Early May, and The Grove in Ilkley is adorned with hanging baskets and alive to the scent of cherry blossom. The town’s most familiar resident, the late Richard Whitelely, was fond of noting how much like Paris it was.
Ten miles away, on the other side of Rombald’s Moor, the picture could not be more different. Keighley is a mill town that has seen better days; a gritty, grimy outpost of Bradford dogged by racial tension and a financial scandal within its town council.
Yet these antipodal points on the region’s compass are part of the same constituency.
“You’ve got the whole of Yorkshire in one patch,” says John Grogan, who will, on June 8, attempt once more to wrest Keighley (including Ilkley) from the Conservatives. He last tried two years ago, and considers the 3,053 majority of the sitting MP, Kris Hopkins, slender enough to be overturned.
That was before Labour’s local election rout on Thursday, yet in this see-saw constituency, almost any outcome is possible. Labour’s Ann Cryer held the seat from 1997 to 2010 and won praise on both sides of the House for her dispassionate exposé of Keighley’s racial divide. Her late husband, Bob Cryer, had held the same seat for a decade, from 1974 - latterly with a majority of just 78 votes.
Keighley was named last year among the 10 least integrated places in the country. At around the same time, 12 of its men were locked up for 130 years for the rape and sexual abuse of a white schoolgirl who had been passed around Asian men.
A year earlier, the town council was found to have acted beyond its powers after a member of its own staff had warned it that its failure to comply with financial regulations was so serious that it was “bordering on the line of corruption”.
All of this rankles with some in Ilkley, where properties are among the most expensive in Yorkshire, and where preserving the green belt is higher up the political agenda. Many there would like to declare UDI from the Bradford District, in which it and Keighley sit. It is on this platform that David Crabtree is standing as an independent.
“People feel disenfranchised,” he says. “The council raises the bulk of its money in Ilkley but more of it gets spent on inner-city Bradford.”
Kris Hopkins does not entirely disagree. A Keighley-born ex-soldier who led Bradford Council a decade ago, he also wants to see the constituency divorced, favouring a new council that would encompass Ilkley and Keighley, plus the nearby towns of Shipley, Baildon and Bingley. He and the neighbouring Conservative MP, Philip Davies, plan to petition for a local referendum on the issue.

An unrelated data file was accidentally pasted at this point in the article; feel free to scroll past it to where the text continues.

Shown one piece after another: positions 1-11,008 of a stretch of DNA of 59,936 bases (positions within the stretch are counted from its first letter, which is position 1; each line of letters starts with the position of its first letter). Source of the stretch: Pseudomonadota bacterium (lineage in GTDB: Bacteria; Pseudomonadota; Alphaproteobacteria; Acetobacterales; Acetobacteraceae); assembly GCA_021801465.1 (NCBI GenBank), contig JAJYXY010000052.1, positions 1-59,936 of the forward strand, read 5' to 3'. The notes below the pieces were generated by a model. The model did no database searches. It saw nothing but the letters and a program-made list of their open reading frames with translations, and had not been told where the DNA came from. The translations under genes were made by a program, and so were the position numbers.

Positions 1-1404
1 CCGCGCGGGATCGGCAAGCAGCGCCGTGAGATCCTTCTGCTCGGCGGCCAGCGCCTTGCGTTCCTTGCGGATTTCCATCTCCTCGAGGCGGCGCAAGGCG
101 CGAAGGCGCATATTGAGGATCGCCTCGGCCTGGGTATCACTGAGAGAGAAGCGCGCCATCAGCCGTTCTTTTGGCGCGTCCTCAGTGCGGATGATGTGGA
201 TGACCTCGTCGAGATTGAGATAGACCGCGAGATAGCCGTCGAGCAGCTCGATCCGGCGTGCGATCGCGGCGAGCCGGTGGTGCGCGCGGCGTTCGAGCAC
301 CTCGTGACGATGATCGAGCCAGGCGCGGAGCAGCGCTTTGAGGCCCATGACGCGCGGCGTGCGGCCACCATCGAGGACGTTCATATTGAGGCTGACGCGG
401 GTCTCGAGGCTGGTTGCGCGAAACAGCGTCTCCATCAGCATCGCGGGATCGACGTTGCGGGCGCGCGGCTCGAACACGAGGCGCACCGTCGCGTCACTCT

It was the desire by locals to take back control from Bradford that had fuelled the creation of the flawed Keighley town council, he says. Yet for all their differences, it and Ilkley would sit together more comfortably, he believes - though he notes that life expectancy in the latter is eight or nine years longer.
He also believes a split would play to Bradford’s advantage, since the relative wealth of Ilkley and even Shipley masks the extent of the city’s poverty and excludes it from funding it would otherwise receive, he says.
Mr Grogan, who was MP for Selby from 1997 to 2010, says he does not support the separation agenda - a lot of people from Keighley never go to Ilkley, and vice versa, he says - yet there is common ground between him and Mr Hokpins, not least on what both consider to be Bradford’s overly casual attitude to protecting the green belt of lower Wharfedale.
“There is a need to build houses, but Bradford is always going to take the easy option of digging up fields, not sorting out all the derelict brownfield sites,” Mr Hopkins says.
In March, the council was warned by ministers that it does not have carte blanche to redraw the green belt in its housing plan.
Mr Grogan notes: “John Prescott, whatever you think of him, his great achievement was to move brownfield development up the agenda.”
A Lib Dem candidate is awaited.